Introduction to the verb communier
Get the L’infinitif Présent (Infinitive Present) tense conjugation of communier. Includes a FREE downloadable reference sheet (no email required). Alternatively if you have a lot of text to check then use our free French Grammar Checker – no registration required!
The English translation of the French verb communier is “to commune.” It is pronounced kuh-myoo-nee-ay.
The word communier comes from the Latin word “com-,” which means “together,” and “unus,” which means “one.” It first appeared in French in the 12th century and was originally used in a religious context to refer to the act of receiving communion. Over time, it has also come to mean “to share,” “to communicate,” or “to participate in a common activity or belief.”
In everyday French, communier is most commonly used in the l’infinitif présent tense, which is the basic form of the verb that ends in -er. It is used to express an action that is not yet completed or to give a command.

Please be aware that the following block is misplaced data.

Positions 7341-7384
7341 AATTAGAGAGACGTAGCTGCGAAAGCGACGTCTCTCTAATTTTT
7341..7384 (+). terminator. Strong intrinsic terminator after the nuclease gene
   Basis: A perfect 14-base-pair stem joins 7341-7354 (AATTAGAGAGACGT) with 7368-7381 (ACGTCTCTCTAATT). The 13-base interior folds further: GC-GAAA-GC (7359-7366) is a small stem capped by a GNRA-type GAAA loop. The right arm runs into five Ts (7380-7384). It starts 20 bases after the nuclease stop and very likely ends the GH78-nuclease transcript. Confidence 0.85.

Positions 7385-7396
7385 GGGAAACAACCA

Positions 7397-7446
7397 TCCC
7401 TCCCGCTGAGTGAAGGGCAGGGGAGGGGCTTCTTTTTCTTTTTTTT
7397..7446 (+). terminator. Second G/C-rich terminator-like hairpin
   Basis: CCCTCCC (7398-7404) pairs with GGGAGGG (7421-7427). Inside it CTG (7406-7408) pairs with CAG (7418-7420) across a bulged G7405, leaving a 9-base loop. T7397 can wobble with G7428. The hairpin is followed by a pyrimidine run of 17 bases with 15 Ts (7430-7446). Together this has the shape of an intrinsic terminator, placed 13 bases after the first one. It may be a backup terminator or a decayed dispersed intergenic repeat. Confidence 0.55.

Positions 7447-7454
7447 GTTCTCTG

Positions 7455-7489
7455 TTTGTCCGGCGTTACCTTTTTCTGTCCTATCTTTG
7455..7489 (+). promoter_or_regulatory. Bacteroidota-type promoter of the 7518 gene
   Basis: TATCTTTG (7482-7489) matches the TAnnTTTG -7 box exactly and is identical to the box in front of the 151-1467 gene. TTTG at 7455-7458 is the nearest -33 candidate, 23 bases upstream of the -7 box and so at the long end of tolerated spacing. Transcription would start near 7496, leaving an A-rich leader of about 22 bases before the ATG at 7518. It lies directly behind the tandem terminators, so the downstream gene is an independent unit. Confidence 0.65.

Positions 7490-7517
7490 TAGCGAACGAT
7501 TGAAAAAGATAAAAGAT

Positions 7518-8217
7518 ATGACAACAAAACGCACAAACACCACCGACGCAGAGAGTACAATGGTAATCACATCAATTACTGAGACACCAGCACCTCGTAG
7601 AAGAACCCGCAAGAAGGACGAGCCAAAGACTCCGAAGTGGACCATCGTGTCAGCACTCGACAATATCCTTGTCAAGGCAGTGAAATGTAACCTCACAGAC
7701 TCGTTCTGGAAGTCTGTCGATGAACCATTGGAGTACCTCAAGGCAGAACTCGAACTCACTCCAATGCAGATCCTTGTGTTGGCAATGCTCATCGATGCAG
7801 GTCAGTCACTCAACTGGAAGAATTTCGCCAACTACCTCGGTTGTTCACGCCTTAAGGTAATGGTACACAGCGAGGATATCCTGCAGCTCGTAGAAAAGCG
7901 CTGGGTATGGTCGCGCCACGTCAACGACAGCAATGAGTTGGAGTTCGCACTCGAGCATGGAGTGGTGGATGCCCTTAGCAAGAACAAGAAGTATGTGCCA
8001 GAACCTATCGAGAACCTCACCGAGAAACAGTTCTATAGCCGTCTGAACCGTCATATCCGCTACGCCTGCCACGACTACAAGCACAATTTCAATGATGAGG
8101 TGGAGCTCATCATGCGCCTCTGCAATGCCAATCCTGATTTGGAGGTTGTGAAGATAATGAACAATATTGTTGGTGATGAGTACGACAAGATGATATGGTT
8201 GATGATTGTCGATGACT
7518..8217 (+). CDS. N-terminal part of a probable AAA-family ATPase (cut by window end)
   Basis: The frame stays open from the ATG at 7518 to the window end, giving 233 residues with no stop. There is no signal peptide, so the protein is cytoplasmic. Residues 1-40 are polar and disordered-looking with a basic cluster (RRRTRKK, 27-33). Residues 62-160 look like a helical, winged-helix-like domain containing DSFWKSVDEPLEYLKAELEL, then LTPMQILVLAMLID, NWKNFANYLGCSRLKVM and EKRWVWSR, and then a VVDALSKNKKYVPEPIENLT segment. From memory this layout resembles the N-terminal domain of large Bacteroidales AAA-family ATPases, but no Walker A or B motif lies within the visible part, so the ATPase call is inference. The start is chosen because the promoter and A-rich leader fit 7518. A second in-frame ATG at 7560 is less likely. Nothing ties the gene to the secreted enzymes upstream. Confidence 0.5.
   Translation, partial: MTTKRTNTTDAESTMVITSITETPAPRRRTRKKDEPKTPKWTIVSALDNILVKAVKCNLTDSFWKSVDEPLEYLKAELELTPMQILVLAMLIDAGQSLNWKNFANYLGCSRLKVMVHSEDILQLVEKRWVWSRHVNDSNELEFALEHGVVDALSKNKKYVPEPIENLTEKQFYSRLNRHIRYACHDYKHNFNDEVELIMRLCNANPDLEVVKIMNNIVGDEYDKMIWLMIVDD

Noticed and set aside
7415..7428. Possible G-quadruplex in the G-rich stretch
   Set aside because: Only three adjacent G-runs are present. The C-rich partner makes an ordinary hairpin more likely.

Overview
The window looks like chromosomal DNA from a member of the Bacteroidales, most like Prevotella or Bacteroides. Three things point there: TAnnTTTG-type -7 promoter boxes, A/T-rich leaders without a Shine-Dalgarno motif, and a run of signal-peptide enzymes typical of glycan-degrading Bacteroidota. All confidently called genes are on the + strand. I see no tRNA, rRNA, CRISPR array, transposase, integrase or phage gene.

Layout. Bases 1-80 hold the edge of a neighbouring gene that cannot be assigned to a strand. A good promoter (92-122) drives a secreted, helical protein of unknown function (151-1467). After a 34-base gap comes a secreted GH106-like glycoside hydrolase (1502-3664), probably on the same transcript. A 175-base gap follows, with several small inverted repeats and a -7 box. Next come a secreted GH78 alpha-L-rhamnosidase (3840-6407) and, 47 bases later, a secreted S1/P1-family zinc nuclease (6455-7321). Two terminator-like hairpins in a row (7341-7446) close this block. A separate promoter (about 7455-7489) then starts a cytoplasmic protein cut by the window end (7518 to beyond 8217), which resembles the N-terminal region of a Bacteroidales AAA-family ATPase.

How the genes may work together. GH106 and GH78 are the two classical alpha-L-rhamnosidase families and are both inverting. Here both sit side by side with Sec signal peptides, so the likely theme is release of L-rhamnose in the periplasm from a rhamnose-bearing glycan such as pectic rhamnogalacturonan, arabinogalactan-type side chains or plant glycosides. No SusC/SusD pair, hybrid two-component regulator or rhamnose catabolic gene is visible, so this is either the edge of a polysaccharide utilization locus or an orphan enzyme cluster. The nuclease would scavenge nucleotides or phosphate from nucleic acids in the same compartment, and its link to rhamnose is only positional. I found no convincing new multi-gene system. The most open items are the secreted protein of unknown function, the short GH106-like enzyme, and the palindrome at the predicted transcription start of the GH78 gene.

Here are three examples of communier in the l’infinitif présent tense with their English translations:
Nous devons communier avec la nature pour mieux la comprendre. (We must commune with nature to better understand it.)
Les amis se réunissent souvent pour communier autour d’un bon repas. (Friends often gather to commune over a good meal.)
Tu dois communier avec tes collègues pour réussir ce projet. (You must commune with your colleagues to succeed in this project.)
Table of the L’infinitif Présent (Infinitive Present) Tense Conjugation of communier
||Je communie chaque semaine.
||I commune every week.
||Tu communies avec joie.
||You commune with joy.
||Il communie souvent.
||He communes often.
||Elle communie avec plaisir.
||She communes with pleasure.
||On communie ensemble.
||We commune together.
||Nous communions en silence.
||We commune in silence.
||Vous communiez en groupe.
||You commune in a group.
||Ils communient à l’église.
||They commune at church.
||Elles communient régulièrement.
||They commune regularly.
Other Conjugations for Communier.
Le Present (Present Tense) Conjugation of the French Verb communier
Imparfait (Imperfect) Tense Conjugation of the French Verb communier
Passé Simple (Simple Past) Tense Conjugation of the French Verb communier
Passé Composé (Present Perfect) Tense Conjugation of the French Verb communier